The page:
Cationic biofilm inhibitors

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Science  05 Feb 2016:
Vol. 351, Issue 6273, pp. 572-573
DOI: 10.1126/science.351.6273.572-e

Antibiotics are far more effective if the bacteria they target have not formed a biofilm, a structure held together by an extracellular matrix composed of a variety of polysaccharides, proteins, and other biomolecules, through weak interactions such as hydrogen bonds, van der Waals interactions, and ionic contacts. Joseph et al. show that the formation of biofilms by several Gram-positive bacteria is inhibited by cationic pillarenes, small ring compounds that link five or six aryl groups. The ring interior could interact with hydrophobic contacts, and substituted quaternary ammonium groups on the exterior faces could disrupt ionic contacts. Because these molecules are not antimicrobial, they should not inhibit beneficial gut bacteria.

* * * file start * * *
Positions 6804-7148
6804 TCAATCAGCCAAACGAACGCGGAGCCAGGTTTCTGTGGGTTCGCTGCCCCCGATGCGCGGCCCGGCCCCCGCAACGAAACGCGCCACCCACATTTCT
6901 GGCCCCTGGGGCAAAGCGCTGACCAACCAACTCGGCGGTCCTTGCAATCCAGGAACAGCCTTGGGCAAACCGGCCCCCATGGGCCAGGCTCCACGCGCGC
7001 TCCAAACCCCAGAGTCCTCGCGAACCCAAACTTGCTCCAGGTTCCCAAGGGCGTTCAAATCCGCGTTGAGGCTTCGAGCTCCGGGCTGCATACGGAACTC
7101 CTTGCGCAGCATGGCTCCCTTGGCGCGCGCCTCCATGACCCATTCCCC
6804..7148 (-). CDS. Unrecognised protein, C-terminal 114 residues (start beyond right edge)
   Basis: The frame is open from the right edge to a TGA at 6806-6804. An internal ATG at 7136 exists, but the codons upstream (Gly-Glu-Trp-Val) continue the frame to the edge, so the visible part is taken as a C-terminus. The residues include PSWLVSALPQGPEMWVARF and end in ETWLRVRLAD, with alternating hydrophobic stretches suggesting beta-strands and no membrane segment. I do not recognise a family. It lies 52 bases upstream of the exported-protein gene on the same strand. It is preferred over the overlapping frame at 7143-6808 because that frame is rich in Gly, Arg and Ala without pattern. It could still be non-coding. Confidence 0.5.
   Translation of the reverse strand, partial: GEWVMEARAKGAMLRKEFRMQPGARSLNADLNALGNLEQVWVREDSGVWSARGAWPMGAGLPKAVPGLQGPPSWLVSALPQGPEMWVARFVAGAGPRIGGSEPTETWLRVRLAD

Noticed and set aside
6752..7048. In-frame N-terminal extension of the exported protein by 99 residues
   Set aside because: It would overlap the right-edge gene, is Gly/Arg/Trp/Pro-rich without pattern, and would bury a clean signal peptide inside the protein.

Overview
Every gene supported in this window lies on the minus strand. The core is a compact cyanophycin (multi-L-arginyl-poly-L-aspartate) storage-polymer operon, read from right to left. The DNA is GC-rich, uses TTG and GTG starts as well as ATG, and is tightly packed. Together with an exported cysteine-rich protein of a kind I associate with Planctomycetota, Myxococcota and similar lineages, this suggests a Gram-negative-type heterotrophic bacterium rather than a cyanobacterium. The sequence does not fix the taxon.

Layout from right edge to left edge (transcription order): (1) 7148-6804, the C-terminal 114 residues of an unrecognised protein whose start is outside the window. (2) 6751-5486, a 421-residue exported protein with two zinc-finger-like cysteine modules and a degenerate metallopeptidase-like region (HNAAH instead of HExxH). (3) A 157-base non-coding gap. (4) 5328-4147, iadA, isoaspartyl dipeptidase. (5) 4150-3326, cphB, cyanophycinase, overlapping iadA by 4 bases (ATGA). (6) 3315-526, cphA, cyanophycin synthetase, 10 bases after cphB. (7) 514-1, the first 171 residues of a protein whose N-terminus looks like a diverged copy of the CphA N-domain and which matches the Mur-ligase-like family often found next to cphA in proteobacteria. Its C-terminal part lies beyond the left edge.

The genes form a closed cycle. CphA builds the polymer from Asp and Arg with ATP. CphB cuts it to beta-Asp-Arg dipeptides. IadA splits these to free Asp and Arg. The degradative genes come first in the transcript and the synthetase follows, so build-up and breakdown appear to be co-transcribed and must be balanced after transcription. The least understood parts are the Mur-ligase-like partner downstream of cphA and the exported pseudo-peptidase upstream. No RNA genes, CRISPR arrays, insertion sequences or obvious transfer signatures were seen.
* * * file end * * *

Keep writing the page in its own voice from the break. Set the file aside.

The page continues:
J. Am. Chem. Soc. 10.1021/jacs.5b11834 (2016).

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